by Chief Science Officer of Autism Speaks, Geraldine Dawson, Ph.D.
I often get the question: How is the research we are funding on single gene disorders, such as Fragile X, relevant to the larger population of individuals with ASD? My answer is that, although autism has many different causes – including single gene mutations, multiple genetic factors, and even environmental factors – it is likely that these causes affect common underlying biological pathways. By studying the “simpler” single gene disorders, especially by studying animal models of these disorders, we can discover these pathways and develop medications that hopefully can help restore the functioning of these pathways.
As you will see in the press release, this strategy is being implemented by Seaside Therapeutics. With the help of funding from Autism Speaks and NIH, Mark Bear and other scientists developed an animal model for Fragile X and discovered that glutamate, an excitatory neurotransmitter, is affected by the Fragile X mutation. An overabundance of glutamate is interfering with the ability of neurons to communicate with each other (synaptic functioning). SeasideTherapeutics then tested a medicine, STX209 (arbaclofen), which helps to restore normal synaptic functioning, in a clinical trial with people with Fragile X. They found encouraging results! The next step, which was launched yesterday, is to test the efficacy of STX209 in individuals with ASD. The hope is that this medicine will improve social behavior and reduce irritability (e.g. aggression, tantrums) in people with ASD.
In the press release Randall L. Carpenter, M.D., President and Chief Executive Officer of Seaside Therapeutics says, “In our open-label Phase 2a study of STX209, we observed significant improvements in social impairment—a core symptom of autism spectrum disorders—including symptoms such as preference to be alone, being withdrawn or isolated, and lack of social reactivity. We are spearheading late-stage development of a drug candidate that has the potential to change the treatment paradigm for autism spectrum disorders—addressing core symptoms—and are truly excited about the prospect of helping patients and their families achieve an improved quality of life.”
Arbaclofen acts by stimulating the release of GABA in the brain. To make an simplified analogy, if we think of glutamate as the accelerator pedal in brain, then GABA is the brake pedal. By reducing glutamate through stimulating GABA receptors, the first clinical trial with people who have Fragile X syndrome demonstrated positive effects on behavior.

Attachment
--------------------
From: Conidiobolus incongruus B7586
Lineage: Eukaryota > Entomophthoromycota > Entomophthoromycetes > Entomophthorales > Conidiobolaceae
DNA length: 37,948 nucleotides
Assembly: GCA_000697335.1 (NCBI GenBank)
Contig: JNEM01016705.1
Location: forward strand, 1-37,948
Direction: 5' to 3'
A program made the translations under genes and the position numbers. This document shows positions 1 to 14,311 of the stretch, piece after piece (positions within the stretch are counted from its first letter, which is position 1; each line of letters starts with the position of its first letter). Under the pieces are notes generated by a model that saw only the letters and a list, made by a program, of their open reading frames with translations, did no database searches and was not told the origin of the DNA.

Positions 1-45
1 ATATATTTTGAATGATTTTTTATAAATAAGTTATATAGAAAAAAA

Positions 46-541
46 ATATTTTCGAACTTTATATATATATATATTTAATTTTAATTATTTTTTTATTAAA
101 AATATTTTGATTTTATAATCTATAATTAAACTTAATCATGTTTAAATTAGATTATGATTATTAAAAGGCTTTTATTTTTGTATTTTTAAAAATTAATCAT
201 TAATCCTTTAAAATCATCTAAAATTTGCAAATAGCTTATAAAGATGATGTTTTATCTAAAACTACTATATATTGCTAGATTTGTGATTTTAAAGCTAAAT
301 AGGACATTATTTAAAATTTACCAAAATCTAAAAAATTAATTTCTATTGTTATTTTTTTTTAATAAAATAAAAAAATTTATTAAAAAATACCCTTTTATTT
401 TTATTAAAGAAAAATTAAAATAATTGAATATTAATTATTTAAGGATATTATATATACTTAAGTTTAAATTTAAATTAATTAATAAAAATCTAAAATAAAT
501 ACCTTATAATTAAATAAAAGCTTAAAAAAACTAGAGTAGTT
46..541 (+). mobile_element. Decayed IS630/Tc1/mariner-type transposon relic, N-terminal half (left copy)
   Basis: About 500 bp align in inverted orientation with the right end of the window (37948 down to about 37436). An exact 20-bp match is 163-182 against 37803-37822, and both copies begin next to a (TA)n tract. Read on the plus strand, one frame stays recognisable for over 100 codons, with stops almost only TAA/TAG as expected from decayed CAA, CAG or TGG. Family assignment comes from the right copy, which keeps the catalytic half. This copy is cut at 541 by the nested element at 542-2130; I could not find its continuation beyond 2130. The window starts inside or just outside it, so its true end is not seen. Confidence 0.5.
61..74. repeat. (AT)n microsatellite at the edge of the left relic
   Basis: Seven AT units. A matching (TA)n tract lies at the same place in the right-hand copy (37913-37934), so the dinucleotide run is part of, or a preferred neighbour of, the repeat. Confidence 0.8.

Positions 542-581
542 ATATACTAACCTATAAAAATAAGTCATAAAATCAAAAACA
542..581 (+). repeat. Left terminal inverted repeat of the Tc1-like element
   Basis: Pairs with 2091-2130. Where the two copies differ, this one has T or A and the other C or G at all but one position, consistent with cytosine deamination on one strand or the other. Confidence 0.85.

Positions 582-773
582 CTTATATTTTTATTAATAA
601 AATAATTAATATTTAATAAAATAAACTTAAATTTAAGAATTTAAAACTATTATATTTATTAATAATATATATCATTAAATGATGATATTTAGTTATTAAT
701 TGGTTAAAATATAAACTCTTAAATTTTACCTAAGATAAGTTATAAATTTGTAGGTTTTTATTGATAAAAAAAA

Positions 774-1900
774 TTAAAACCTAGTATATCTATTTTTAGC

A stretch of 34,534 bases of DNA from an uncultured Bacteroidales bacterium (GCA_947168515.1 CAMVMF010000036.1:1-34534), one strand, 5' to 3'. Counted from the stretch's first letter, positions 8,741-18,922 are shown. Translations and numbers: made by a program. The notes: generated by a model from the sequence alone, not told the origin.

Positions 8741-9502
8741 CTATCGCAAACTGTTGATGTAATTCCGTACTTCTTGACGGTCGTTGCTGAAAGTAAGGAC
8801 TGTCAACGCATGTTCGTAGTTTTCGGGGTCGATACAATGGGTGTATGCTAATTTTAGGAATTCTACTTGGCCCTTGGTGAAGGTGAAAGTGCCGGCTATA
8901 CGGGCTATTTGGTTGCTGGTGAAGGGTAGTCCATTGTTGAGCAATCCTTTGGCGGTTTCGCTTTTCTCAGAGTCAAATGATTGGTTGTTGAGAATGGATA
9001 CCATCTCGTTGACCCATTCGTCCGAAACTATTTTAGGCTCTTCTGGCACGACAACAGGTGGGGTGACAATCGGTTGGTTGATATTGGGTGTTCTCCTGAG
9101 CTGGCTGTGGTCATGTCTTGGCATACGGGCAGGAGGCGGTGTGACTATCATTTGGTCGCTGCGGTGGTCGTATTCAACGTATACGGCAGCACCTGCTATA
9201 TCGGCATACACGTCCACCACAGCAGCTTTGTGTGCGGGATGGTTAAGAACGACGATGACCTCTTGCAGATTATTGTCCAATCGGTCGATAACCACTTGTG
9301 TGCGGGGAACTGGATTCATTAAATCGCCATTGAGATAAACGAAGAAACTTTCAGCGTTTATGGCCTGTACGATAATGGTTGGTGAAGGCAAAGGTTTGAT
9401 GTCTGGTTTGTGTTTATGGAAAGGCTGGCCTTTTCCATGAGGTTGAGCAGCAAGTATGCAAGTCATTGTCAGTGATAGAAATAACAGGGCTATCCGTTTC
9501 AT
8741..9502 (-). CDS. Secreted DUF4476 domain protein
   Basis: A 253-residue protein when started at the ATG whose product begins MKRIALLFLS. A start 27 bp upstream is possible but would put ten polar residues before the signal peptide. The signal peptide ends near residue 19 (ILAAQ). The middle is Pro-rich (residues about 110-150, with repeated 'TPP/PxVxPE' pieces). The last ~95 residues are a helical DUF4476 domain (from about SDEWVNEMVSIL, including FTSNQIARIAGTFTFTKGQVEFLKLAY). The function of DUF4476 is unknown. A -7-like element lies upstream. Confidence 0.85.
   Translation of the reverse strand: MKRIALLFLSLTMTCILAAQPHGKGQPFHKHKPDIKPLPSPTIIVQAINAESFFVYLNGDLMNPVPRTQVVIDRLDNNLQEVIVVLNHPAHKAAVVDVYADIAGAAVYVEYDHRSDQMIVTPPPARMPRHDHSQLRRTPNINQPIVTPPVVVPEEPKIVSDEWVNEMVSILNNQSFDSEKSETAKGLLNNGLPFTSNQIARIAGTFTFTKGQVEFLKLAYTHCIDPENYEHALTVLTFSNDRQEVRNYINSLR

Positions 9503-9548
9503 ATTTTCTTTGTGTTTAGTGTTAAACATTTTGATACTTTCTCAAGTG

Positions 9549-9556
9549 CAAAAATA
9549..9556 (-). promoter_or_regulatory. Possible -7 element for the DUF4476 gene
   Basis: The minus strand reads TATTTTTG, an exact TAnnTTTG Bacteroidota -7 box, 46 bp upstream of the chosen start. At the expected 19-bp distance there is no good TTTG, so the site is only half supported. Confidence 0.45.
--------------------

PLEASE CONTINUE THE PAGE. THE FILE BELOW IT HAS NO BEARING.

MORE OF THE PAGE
In Phase 2b of the trial, 25 sites will conduct a randomized, placebo-controlled trial of arbaclofen, enrolling 150 people with ASD for a total duration of treatment of 12 weeks. For more information about the clinical trial visit www.clinicaltrials.gov .
We will be sure to keep you informed as this study and other translational research progresses!
Nancy Jones, Ph.D., Director of the Autism Treatment Network and Clinical Trials Network
In one of the final sessions at IMFAR, several presentations provided updates in three important areas of intervention and treatment research.
Using technology to make interventions more accessible
Laurie Vismara, Ph.D. from UC Davis, MIND Institute reported on a new approach to make training for families on the Early Start Denver Model (ESDM) more accessible. Typically, families and clinicians attend training and coaching sessions in person at the clinic. Using web and DVD technology, Dr. Vismara and her colleagues have developed a program where families use web-based video conferencing for training sessions with a therapist. Families also had access to an interactive DVD including modules covered in training sessions that provide summaries of the key sessions, video examples, supportive videos, and feedback exercises. The study examined how this new web-based approach compared to in-person sessions. In a small pilot group of ten families, the researchers found that parents’ ability to implement the activities from the intervention was comparable to that found in families trained in-person. Improvement in the children’s word production and imitation skills were also comparable to children whose families had in-person ESDM sessions. A manual of this web-based approach is currently being developed. This approach holds promise to make interventions accessible to more families and to ensure children get timely intervention of the appropriate intensity.